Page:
This post continues the story of my recent time in Belize: performing archaeological field work and learning about jaguar conservation. Entering “Journey to Belize” in the search bar to the right will help you get caught up.
I awoke at 4 am on May 24, feeling excited to be heading into the field. This would be my first time hiking in a subtropical forest, and I was eager to start. So I hurriedly prepared for the day and made my way to breakfast. While there, one of my supervisors told me that I should bring at least five liters of water with me – maybe even six. I scoffed at this, thinking the number was excessive. Being no stranger to hot weather, I figured four liters would be plenty. Time would tell if that was true.
But for now, the priority was to get to Dos Hombres: an impressive archaeological site located near our own. The Program for Belize Archaeological Project (PfBAP) is structured as follows. There are two sessions per summer, and students from several different schools partake in each one. Each school has its own priorities and field sites; located in various parts of the Rio Bravo Conservation and Management Area. To facilitate learning, we occasionally toured other schools’ sites. Today the Humboldt crew and I would be visiting Dos Hombres, which is where Elon University was working. So we piled into the back of an aging pickup truck and headed for the location.
Once there, we hopped off the truck and began the walk to Dos Hombres. As I mentioned in the previous post, northwest Belize contains a few large escarpments that were formed by the slumping of the Yucatan Platform. The road was located on top of one of these escarpments, whereas Elon’s and Humboldt’s field sites were located at the bottom. The first leg of our trail thus consisted of a long descent. Our path was not particularly steep, but wet leaves made it slippery. We had to carefully watch our feet to avoid tripping on the many rocks and roots, and our heavy packs did not help anything. This became doubly true once we reached the bottom of the escarpment, where the trail narrowed considerably.
After walking for entirely too long, we reached Dos Hombres. Dr. Rissa Trachman was Elon’s project supervisor, and she proceeded to give us the tour.*
When Dr. Trachman began speaking, we were standing in a flat space that was surrounded by triangular hills. To me these hills looked natural, since they were covered with native vegetation. Therefore I was stunned to learn that they were actually overgrown temples, and that we were standing in the middle of an ancient plaza. Dr. Trachman told us that Dos Hombres offered a wealth of information: far more than she initially realized. Dr. Trachman began working there as a PhD candidate many years ago, hoping to quickly examine the architecture and move on. However, the first structure she opened turned out to be a temple that was full of artifacts. She has consequently been returning to Dos Hombres ever since.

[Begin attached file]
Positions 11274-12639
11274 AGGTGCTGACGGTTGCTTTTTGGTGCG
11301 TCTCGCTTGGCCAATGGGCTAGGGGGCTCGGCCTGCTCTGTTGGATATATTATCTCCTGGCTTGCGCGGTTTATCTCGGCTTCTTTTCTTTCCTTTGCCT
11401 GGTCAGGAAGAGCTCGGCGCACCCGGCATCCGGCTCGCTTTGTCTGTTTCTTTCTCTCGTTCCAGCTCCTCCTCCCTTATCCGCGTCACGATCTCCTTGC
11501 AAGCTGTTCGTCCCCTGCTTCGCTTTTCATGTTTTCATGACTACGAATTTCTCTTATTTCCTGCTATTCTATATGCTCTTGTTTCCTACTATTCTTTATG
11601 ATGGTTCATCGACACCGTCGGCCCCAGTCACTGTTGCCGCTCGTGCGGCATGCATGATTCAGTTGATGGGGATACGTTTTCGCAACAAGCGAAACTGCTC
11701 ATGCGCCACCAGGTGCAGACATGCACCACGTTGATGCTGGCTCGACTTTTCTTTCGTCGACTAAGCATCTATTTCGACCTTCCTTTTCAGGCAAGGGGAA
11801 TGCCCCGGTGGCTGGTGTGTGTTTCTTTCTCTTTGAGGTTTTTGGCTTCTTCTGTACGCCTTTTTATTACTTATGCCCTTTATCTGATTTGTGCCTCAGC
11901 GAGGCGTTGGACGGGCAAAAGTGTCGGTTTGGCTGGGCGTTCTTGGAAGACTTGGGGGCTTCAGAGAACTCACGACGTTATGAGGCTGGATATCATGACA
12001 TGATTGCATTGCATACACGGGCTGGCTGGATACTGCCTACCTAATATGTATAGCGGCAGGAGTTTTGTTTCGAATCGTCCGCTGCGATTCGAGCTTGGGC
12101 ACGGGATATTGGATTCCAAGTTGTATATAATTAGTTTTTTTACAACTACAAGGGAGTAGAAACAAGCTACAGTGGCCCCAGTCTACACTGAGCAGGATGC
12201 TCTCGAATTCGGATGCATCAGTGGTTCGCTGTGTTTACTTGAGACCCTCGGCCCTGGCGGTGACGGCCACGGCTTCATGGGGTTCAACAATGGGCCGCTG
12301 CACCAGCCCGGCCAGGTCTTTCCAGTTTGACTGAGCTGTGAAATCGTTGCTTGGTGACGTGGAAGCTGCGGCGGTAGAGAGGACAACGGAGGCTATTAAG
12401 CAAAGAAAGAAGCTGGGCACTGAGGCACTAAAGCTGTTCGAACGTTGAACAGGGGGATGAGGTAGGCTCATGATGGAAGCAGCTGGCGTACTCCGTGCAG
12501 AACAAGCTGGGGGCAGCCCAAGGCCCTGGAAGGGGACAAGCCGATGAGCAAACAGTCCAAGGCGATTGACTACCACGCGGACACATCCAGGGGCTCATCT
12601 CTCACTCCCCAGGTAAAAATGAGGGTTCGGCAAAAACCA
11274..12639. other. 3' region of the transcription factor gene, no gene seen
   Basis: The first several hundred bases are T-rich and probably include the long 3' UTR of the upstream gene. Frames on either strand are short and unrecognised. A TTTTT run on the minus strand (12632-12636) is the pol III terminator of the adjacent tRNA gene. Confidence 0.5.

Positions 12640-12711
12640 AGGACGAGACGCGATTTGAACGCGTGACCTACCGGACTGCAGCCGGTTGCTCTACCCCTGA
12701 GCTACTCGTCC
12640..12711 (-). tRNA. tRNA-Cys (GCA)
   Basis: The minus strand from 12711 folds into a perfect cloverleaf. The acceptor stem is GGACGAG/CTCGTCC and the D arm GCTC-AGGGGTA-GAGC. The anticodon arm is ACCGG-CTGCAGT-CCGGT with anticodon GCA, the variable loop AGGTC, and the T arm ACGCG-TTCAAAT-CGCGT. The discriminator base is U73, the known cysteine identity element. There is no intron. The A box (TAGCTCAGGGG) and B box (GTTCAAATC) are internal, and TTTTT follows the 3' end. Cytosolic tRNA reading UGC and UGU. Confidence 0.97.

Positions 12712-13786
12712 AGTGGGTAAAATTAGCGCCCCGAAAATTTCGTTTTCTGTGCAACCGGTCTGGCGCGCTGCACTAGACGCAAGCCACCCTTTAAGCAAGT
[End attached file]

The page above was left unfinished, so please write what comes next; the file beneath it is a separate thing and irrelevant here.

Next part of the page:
Dr. Trachman also talked about how excavate Mayan temples. The first step is to locate the main stairway, and to follow that to the primary opening. This allows one to know exactly where they are on the structure, which is a crucial element of scientific archaeology.
Dos Hombres was comprised of multiple sections, and we spent about two hours exploring it. One memorable feature was a chultun, which is a storage cave dug into the limestone bedrock. These caves can contain valuable information, but they are dangerous to enter without respirators. The air within them can destroy human lungs, because of a fungus that grows on bat guano (droppings). A man associated with the PfBAP once entered the chultun at Dos Hombres, and as he did so the fungi released their spores. His lungs became horribly infected as a result, and he was bedridden for weeks.
As we finished our tour in the late morning, it was already clear that today would be unusually hot for northwestern Belize. This will feature prominently in the next part of this series.
*Looting is a serious problem in Belize. For this reason, the Program for Belize asks participants to avoid sharing photographs of active excavations on social media. Hence the lack of original photos in this post.